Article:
Chapter 6. Style Sheets, Master Pages, and Navigation
Back in the early mists of time, when the Earth was young and the Web was new (Circa
1994)we created web pages in HTML (HyperText Markup Language). After many eons (or so it
seemed), we were able to add styles to the HTML elements, allowing us to take greater control over the
presentation of web pages.
Eventually content (the HTML)was divided from presentation and layout through the use
of styles, and that was good. In fact, it came to pass that presentation
information was given its own file—a style sheet—to allow for reuse, a consistent
presentation across many pages, and easier maintenance, and that was very good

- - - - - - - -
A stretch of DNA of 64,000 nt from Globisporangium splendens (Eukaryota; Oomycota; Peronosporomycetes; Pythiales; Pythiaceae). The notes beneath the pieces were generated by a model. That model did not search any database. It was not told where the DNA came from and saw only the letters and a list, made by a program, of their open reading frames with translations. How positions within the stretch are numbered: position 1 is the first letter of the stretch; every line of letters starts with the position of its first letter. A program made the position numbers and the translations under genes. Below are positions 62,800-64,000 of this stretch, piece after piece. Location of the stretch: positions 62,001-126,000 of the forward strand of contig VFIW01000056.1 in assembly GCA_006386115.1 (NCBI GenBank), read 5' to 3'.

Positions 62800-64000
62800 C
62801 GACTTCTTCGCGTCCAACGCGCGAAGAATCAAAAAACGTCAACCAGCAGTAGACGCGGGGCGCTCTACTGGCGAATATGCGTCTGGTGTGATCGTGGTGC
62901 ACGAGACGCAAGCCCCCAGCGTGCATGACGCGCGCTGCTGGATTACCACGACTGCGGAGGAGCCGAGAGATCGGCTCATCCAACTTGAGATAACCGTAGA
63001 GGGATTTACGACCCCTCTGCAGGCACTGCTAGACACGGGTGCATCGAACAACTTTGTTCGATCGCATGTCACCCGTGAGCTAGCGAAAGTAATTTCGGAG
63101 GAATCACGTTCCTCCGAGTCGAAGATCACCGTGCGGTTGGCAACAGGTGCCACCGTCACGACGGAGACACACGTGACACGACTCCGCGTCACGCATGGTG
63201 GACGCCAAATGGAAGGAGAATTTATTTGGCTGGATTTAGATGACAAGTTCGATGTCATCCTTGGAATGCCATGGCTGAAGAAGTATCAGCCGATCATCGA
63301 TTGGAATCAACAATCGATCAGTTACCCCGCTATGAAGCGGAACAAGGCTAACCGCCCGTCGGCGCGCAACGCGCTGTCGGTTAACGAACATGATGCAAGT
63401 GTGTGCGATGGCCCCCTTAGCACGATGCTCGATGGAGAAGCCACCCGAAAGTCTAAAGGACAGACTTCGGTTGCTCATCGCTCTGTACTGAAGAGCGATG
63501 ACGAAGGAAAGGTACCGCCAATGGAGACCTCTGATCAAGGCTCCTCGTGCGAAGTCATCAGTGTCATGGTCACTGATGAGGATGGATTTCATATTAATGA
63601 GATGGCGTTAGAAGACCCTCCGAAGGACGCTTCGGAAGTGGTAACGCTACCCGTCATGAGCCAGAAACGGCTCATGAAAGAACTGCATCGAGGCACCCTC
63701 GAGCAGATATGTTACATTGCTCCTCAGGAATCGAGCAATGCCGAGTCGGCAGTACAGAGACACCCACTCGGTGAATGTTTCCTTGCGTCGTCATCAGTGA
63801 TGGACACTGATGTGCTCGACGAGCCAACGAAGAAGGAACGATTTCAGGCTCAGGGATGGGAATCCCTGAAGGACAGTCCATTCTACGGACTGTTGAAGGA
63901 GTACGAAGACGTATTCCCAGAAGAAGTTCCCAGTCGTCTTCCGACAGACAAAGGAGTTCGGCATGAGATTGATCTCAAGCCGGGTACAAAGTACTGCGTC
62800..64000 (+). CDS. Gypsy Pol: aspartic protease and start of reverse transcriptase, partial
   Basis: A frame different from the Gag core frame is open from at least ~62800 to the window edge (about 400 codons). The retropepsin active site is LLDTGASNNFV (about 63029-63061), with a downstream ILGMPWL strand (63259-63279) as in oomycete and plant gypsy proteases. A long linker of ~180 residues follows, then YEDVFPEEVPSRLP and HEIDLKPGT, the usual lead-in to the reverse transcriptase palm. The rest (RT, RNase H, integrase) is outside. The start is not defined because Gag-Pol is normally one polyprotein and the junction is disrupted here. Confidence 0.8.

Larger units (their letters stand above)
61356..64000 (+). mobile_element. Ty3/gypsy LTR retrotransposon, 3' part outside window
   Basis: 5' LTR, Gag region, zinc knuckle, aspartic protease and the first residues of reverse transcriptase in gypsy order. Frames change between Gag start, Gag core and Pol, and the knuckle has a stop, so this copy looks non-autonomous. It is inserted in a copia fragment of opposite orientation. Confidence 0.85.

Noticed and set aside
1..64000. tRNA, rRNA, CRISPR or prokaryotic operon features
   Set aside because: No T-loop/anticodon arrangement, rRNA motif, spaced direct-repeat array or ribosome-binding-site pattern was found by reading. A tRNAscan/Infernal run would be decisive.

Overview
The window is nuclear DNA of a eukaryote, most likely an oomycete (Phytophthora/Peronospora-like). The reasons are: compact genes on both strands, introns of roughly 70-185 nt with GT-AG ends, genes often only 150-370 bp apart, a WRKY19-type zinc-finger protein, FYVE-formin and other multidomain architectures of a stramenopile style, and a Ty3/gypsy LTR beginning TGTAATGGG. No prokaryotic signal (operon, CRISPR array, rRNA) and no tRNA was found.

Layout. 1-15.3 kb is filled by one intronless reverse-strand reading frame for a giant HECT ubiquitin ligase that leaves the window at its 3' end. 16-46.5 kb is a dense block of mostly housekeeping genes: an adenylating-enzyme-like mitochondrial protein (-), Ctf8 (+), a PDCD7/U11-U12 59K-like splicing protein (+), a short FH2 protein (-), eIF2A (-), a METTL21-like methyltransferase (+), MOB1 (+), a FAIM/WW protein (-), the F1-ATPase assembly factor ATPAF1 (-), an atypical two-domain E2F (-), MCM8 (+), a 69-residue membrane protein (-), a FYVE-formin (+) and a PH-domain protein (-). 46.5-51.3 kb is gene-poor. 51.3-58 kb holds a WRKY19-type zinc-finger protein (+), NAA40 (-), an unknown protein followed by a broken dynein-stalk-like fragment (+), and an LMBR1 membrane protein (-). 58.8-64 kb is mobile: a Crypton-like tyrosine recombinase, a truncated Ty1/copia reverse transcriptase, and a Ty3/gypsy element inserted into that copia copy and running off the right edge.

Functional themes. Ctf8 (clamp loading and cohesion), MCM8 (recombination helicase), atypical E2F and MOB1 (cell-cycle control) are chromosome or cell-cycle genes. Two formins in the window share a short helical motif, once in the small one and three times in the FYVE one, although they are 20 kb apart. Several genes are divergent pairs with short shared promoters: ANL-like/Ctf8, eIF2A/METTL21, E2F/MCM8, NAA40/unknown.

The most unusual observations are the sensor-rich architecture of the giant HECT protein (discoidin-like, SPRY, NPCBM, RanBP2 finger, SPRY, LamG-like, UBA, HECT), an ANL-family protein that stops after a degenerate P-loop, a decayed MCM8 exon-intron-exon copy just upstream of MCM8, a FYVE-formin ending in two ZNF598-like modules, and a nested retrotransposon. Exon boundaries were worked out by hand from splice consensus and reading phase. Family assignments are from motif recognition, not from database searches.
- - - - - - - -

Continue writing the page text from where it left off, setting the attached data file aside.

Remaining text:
Styles and style sheets are a significant, but often overlooked tool for web
developers, too often ignored by “programmers” who disparage style sheets as being in
the realm of “designers”—leading to the creation of web applications that are terribly
difficult to maintain.
A new innovation for creating sites with a common look and feel across all of the
pages are Master Pages, covered later in this chapter. Master Pages
can easily contain menus and other navigational aids such as site maps and bread crumbs,
and these too will be covered in this chapter.
Styles and Style Sheets
A style specifies how an object will be rendered to an output
device, typically a browser. Styles can be used to manipulate the layout and
appearance of controls and text, detailing every aspect from border color to font
Web applications ...
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